From the blog Business Budgeting, Cash Flow And Taxes

Every small business is unique, but they all share one challenge: managing their finances well enough to stay in business.

Whether you open a flower shop, sell your wares online or start a new restaurant, you cannot ignore how much money comes into – and goes out of – your business, says Patricia T. Anderson, an accountant and Enrolled Agent based in Boca Raton, Florida. There are usually many outgoings, even online businesses need to invest in services like Eatel Managed Business Services to ensure things run smoothly.

“The new business owner’s biggest financial concern is cash flow,” she says.

Anderson says most businesses fail because they do not have enough cash to get them through the lean period when starting the business.

“They need to have enough cash to take care of them personally and professionally while they run and build their business,” she says.

The key to staying afloat is setting a realistic budget, and then turning that into a cash-flow analysis that ensures there are enough funds to keep the business going until it can turn a profit, she adds.

Choosing The Right Business Entity

The financial concerns don’t end there, though. For example, choosing the right business entity – such as a limited liability company or S. corporation — can make a big difference to your bottom line, Anderson says.

“Small-business owners should consult with an accountant to confirm that they are making the best selection for tax and liability purposes,” she says.

Fail to seek such guidance, and you could end up paying more in taxes than you should. This is why it would be a really good idea to involve a tax lawyer where possible, as they can deal with any complications that might come about. You can find out more about which lawyers you could use here.

Anderson also notes that many small-business owners are not aware that their tax is calculated on the amount of profit the business has earned, not the amount of cash they have personally taken out of the business.

“This can also cause cash-flow issues,” she says. “Many new business owners roll the profits back into the business to help it grow and forget to set aside funds for tax.”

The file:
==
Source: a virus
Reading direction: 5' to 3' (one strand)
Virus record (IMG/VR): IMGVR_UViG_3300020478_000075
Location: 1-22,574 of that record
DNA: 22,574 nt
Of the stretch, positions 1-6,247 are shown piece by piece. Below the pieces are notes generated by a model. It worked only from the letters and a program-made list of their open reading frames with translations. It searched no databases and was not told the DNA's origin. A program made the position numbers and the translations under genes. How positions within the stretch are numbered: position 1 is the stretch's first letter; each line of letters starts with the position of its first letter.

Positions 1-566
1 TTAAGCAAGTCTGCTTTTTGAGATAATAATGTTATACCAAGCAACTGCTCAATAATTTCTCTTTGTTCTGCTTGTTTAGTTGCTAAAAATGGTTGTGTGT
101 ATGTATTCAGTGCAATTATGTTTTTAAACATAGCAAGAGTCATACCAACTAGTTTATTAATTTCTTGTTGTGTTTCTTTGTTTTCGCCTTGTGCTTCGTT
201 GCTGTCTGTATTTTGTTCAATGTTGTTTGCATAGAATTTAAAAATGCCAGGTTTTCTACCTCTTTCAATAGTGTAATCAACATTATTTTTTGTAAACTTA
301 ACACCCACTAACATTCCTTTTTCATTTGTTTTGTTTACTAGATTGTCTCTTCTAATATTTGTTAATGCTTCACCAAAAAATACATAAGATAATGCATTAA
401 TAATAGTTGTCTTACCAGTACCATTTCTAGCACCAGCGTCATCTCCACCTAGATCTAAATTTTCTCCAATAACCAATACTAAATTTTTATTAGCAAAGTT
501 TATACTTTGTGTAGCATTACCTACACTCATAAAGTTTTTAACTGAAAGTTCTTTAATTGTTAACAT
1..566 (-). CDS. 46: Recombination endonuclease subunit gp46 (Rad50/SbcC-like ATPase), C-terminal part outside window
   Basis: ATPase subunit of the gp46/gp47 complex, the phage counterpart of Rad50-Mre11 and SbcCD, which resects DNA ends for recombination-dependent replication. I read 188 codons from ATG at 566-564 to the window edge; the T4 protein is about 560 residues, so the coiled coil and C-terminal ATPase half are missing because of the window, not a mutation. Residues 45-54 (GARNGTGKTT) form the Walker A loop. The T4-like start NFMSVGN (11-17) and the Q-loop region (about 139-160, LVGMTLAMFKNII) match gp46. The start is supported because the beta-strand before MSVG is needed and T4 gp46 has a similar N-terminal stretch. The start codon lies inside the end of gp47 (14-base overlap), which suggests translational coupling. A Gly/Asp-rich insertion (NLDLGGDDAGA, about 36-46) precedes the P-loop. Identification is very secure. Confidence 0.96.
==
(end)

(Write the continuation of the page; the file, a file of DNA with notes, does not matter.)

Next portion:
The Impact Of Tax Reform

Recent changes tied to federal tax reform – formally known as the Tax Cuts and Jobs Act — also can have an impact on your new small business. Getting help from a nonprofit bookkeeping accountant could help you to keep on top of your taxes and any changes that may happen that could affect your business.

Anderson says the biggest change is the qualified business income deduction, which can provide up to a 20% deduction of qualified business income from a domestic business.

“If qualified, it could significantly reduce their tax liability,” she says. However, she adds that there are “a tremendous amount of rules and exceptions” surrounding this change.

“This new change makes it even more necessary to engage an experienced business tax preparer,” Anderson says.

Another change tied to tax reform is likely less welcome – the elimination of the deduction for entertainment expenses.

“In addition, if you treat your clients to cocktails and dinner at the sporting arena while attending a sporting event, your tickets and food and beverage is no longer deductible,” she says.

However, she notes that if you strictly take your clients to dinner for a business purpose, your food and beverage would still be 50% deductible under tax reform.

“Many clients used to track meals and entertainment in one account on their financials, but now it is important to separate the two to assist in tax preparation,” Anderson says.

Hiring Outside Help

Strong finances are the fuel that allows a business to move forward. For that reason, it’s crucial for small-business owners to view their accountant as someone who can provide help that stretches beyond mere compliance and tax work.

“In reality, they should be using their accountant’s expertise for more than just that,” Anderson says.

For example, she urges new business owners to work with their accountant to conduct a profitability and growth analysis, especially in regard to long-term plans such as adding team members and integrating new software. This also includes the possibility of opening an additional location and/or moving offices. Expanding the business is not easy and the company needs to be sure that they can support themselves during the move. Not only will they still be paying staff members, new property costs and a moving company, but they will also have a reduced income as their not operating like they usually would. Moving is a big deal, and they need to be on the same page with the accountant to make sure that they can afford it. More information about moving is available on this page.

“They should consider the cost and benefits of these decisions,” she says. “Sometimes, clients are making decisions based on their wants, but need to analyze information so they can make more informed decisions to attain their long-term goals.”

She also notes that too many small-business owners who handle their own finances do their accounting “after the fact.” By working with an accountant, they can get better access to real-time data that can help them make more effective decisions about product and service pricing, and employee salaries, she says.

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